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Just become a mother: bacteria cost young women both arms and legs
A woman from Canada had to have both arms and legs amputated after being infected with "carnivorous bacteria". According to media reports, the pathogens had apparently penetrated the body through a small wound at the birth of their son. The sad fate could have been avoided: the doctors in the hospital had initially made a wrong diagnosis.
Sent home with the wrong diagnosis
On March 2nd, 33-year-old Lindsey H. from Halifax, Canada gave birth to a healthy son. But just a few days after the birth, the young mother lost both forearms and lower legs. According to media reports, the woman had apparently been infected with "carnivorous bacteria" at birth. This was initially not recognized by the doctors, Lindsey H. had been sent home because of a wrong diagnosis.
Severe pain caused by necrotizing fasciitis
Lindsey H. was discharged from the hospital two days after the birth of her child. But just a day later she went to the clinic again because of severe abdominal pain.
There the doctors diagnosed constipation in the young mother and sent her back home, reports the Canadian news channel "CTV News".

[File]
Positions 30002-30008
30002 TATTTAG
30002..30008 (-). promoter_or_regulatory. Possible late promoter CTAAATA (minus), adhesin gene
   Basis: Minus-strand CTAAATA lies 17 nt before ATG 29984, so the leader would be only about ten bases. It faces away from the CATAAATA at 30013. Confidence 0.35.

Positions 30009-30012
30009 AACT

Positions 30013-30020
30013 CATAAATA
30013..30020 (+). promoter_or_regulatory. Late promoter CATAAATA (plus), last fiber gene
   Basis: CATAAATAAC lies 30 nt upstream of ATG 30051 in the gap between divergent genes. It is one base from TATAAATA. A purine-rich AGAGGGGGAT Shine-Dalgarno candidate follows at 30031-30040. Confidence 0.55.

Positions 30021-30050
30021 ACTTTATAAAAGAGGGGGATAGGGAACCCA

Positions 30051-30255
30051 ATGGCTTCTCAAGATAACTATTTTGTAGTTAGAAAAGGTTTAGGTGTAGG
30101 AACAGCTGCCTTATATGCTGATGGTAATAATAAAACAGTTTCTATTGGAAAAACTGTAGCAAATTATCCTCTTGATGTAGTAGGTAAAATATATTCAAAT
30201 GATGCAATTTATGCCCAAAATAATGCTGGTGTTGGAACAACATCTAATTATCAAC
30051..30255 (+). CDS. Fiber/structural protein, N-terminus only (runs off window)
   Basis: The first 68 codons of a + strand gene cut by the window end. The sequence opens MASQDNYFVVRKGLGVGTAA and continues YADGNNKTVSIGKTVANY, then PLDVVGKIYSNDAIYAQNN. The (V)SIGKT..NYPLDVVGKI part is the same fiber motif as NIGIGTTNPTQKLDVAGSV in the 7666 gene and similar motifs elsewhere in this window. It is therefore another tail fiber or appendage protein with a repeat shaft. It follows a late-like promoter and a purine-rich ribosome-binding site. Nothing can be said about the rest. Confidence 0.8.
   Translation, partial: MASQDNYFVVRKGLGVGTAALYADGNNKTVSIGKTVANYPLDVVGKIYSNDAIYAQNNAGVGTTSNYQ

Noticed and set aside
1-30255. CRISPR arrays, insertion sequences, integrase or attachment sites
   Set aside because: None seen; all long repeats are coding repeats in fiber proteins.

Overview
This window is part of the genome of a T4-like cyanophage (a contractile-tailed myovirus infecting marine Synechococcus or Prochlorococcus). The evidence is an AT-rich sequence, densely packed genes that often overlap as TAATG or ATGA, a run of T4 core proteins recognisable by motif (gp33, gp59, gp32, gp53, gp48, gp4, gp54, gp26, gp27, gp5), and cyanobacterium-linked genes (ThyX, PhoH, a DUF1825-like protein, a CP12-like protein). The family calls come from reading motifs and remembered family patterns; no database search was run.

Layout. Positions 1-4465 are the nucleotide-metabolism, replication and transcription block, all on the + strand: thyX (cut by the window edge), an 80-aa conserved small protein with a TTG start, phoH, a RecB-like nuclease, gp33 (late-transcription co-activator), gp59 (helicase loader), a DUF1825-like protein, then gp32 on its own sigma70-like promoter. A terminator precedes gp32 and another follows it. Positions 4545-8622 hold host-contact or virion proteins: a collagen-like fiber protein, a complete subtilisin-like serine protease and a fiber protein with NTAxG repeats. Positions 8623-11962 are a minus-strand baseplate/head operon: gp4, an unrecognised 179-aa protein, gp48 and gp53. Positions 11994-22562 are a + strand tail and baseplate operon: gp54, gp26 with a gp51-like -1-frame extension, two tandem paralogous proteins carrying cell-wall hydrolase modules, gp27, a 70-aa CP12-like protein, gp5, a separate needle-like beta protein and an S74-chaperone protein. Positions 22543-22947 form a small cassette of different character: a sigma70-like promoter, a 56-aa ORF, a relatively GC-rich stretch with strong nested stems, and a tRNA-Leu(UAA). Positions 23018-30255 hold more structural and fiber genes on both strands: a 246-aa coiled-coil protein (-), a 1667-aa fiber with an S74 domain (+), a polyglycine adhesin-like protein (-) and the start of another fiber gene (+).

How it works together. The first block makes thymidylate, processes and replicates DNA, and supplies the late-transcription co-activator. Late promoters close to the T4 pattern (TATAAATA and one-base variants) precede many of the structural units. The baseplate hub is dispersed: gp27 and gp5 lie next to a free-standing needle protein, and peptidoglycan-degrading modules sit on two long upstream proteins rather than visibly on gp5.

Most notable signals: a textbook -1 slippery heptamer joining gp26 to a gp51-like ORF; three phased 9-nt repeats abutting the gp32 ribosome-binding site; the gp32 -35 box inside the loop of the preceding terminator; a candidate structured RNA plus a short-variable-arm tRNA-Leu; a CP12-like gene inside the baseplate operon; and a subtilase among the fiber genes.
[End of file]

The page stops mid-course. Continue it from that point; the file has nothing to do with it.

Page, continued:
But the doctors apparently made a fatal mistake. Because a day later Lindsey H. had to go to the clinic again because of severe pain, her body had also changed in the meantime.
This time the doctors realized what caused the patient's complaints. As the Washington Post confesses, the doctors found that the 33-year-old suffered from necrotizing fasciitis.
Serious bacterial infection
According to the British National Heatlh Service (NHS), necrotizing fasciitis is a rare but serious bacterial infection that affects the tissue under the skin and the surrounding muscles and organs (fascia).
"It is sometimes referred to as a" carnivorous disease "even though the bacteria it causes do not" eat "meat - they release toxins that damage nearby tissues," the experts write.
"Necrotizing fasciitis can result from a relatively small injury, such as a small incision, but worsens very quickly and can be life-threatening if it is not recognized and treated early," the NHS continues.
Unfortunately, such infections occur again and again, as a case from Great Britain showed. Only a few months ago, a small child had been infected by a tiny laceration with "carnivorous bacteria".
Forearms and lower legs amputated
According to media reports, Lindsey H. had apparently gotten into the body at birth through a small wound in the vagina.
Drastic measures were required to fight the infection. The doctors had to amputate both the patient's forearms and lower legs and remove her uterus.
The woman spent the following seven months in the hospital without being able to look after the upbringing of her small child. Now she is in a wheelchair. A kidney transplant is still pending.
In the meantime, Lindsey H. has sued the clinic. "Our accusation is that a large part, if not all of the damage could have been averted," said her lawyer Ray Wagner, according to a report by the portal "metronews".
He has filed a claim against five doctors with the Supreme Court of Nova Scotia (the province whose capital is Halifax).
"She was very lucky to have survived," said Wagner. (ad)